Wednesday, September 05, 2007

The 9th Circuit Court of Appeals

Artist Has Constitutional Right to Sell Works on Sidewalk—Court

A three-judge panel of the 9th U.S. Circuit Court of Appeals confirmed that artist sales are protected by the First Amendment, she said.

A federal judge in Reno made a similar ruling against Reno in 2003 and approved a
$47,500 settlement for painter White and sculptor Ben Klinefelter.Story


  1. Good for him! You should e-mail this story to the City Attorney, Mayor & commishioners! Maybe if they start worrying about paying out a large sum in a lawsuit, they might get with the program!

  2. Sound good for us artists!
    Too bad they are now trying to screw us by making us pay $1.50 an hour to park downtown. Cuts into the profits a bit, wouldnt you say?

  3. Great web site. I just found it. I am Steven C. White, the Artist that won the ruling from the 9th Circuit. I've got more good news. The City of Sparks filed an appeal to the entire court, referred to as "en banc". For a Xmas present we just got news that the case went for review by all the Judges of the Ninth Circuit and none of them voted to allow Sparks appeal to continue. A unanimous victory in the 9th Circuit for the First and Fourteenth Amendment Rights of all Citizen Artists.
    I hope you contact me. I've got a lot of very important information that needs to get out to Artists all over the Country. Artists not only need to know what their rights are but how to stand up for their rights, without being arrested.
    My attorneys and I are just getting started. Now that we have won the question of my art being fully protected by the 1st amendment and my right to sell is also protected -- now I'm getting ready to file another law suit that challenges "all" licensing schemes being applied to Artists. You see, every licensing scheme I have ever come across, exempts non-profit groups from licenses when they sell their expressive materials. The churches are exempt from licenses, the girl scouts when selling cookies, Green Peace when selling stuffed toy whales, etc.. Remember the 9th Circuit ruled that it makes no difference if protected material is sold for profit or given away, it is protected equally. The sale of First Amendment protected material is also protected and First Amendment rights are not diminished merely because the protected expression is sold for profit.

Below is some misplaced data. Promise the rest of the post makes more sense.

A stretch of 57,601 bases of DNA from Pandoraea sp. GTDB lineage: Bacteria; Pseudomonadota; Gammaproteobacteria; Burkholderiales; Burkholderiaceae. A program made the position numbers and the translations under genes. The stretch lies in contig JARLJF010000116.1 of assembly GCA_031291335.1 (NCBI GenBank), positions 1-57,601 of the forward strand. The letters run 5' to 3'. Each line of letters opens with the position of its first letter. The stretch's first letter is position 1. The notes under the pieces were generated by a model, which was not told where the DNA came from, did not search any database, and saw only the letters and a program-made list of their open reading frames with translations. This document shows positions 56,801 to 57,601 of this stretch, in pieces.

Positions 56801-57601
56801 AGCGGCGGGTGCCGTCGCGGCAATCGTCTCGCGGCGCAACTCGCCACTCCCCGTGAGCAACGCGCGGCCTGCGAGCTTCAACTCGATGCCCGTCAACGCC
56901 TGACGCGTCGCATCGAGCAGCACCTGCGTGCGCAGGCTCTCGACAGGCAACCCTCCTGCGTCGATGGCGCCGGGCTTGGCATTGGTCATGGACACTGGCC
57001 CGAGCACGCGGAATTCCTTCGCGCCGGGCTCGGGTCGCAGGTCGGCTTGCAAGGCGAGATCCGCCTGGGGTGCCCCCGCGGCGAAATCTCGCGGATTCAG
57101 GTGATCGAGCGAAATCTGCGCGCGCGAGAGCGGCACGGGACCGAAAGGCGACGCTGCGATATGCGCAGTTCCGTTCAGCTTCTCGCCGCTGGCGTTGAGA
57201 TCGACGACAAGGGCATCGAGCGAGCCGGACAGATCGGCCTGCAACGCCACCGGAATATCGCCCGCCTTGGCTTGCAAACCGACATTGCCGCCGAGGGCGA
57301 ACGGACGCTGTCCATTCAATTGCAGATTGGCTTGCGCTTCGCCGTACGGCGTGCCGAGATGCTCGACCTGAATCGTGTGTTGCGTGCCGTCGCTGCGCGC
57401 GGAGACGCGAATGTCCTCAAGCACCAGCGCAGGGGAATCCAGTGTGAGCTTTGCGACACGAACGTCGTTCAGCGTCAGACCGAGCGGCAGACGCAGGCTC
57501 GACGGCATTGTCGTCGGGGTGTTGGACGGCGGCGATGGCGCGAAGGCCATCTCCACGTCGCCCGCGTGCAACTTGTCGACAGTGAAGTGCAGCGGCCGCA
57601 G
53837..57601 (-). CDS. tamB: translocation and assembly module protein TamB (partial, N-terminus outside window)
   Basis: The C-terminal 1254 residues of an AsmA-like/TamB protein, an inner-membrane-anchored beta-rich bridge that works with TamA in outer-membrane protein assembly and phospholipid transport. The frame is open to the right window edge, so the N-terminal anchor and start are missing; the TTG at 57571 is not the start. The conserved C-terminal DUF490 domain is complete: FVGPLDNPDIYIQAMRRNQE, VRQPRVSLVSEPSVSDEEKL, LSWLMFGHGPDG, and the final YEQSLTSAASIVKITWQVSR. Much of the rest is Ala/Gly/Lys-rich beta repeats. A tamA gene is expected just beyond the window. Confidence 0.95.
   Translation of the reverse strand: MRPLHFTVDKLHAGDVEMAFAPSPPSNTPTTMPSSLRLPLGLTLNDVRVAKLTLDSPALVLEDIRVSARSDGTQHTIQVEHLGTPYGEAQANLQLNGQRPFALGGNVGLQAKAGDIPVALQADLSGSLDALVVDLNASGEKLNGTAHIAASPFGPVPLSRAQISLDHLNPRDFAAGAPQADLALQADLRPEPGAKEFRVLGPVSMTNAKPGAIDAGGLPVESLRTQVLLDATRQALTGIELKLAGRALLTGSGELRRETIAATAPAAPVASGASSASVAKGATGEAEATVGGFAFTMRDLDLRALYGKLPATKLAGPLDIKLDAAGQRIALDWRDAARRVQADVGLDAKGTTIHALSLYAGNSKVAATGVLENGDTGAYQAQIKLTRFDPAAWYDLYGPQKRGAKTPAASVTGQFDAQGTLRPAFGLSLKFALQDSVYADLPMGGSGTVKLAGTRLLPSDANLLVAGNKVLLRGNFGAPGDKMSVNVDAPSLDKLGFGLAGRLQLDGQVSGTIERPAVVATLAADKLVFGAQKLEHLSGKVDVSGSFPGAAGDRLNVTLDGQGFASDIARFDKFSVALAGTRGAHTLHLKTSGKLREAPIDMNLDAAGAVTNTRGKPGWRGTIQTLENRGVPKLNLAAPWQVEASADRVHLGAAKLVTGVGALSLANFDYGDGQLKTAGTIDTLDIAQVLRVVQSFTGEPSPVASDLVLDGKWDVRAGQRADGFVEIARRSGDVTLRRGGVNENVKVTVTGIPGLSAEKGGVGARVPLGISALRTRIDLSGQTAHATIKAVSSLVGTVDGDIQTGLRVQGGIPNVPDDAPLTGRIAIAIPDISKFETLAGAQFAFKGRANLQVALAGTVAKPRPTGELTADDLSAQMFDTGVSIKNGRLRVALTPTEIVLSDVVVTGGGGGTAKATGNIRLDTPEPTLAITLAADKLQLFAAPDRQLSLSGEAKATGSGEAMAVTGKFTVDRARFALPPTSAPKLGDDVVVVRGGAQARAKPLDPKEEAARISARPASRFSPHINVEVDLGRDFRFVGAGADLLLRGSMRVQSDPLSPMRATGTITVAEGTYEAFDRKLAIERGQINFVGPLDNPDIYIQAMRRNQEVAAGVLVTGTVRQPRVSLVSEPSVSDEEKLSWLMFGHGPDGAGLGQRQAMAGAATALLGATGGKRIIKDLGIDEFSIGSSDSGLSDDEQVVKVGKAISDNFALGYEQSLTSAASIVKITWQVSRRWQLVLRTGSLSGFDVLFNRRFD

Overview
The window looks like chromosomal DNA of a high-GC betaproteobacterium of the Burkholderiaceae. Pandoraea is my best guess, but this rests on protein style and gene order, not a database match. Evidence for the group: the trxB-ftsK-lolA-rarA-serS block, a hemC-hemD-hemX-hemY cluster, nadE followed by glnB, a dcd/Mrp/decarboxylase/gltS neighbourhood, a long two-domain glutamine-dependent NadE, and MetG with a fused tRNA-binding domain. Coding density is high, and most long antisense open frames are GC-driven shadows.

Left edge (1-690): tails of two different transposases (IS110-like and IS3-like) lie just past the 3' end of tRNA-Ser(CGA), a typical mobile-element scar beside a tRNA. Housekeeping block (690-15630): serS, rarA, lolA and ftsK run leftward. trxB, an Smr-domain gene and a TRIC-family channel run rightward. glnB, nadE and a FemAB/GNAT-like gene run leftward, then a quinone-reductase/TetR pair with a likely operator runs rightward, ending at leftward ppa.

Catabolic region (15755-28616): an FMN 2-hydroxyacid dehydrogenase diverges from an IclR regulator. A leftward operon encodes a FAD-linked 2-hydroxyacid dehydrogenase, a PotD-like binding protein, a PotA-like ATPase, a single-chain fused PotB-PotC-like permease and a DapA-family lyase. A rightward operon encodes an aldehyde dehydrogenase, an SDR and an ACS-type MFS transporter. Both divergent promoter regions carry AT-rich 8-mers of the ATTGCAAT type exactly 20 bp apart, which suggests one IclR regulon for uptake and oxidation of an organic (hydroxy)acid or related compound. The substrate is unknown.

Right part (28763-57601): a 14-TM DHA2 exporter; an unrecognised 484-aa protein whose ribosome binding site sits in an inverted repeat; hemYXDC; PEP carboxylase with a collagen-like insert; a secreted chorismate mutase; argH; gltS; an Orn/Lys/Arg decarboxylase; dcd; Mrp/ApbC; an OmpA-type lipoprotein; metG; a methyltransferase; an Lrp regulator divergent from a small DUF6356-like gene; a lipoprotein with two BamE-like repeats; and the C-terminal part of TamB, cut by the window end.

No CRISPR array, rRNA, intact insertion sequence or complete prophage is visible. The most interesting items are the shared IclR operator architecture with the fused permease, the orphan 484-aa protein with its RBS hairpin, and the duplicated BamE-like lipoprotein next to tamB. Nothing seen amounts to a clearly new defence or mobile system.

When governments exempt non-profit groups for licenses when selling their First Amendment protected material, they must also exempt Artists or violate the equal protection clause of the Fourteenth Amendment as well as First Amendment rights by selective enforcement.
    We are very hopeful that we can get the next litigation all the way to the Ninth Circuit too. We need more litigation!!! Artists need to stand up in Federal Courts and fight for their rights to perform, display, and sell their art on traditional public fora. We are fighting for the very soul of our country.
    I've painted my way across America for over 40 years doing festivals and art shows and selling on public fora. Those experiences now give me the understanding of what needs to be done. I am very fortunate to be working with two brilliant civil rights attorneys. These two ladies have been in practice for 19 years representing little people like me in federal court standing up for all of our Constitutional Rights. Terri Keyser Cooper also has a masters degree in the Arts. They view their practice as a form of conceptual Art.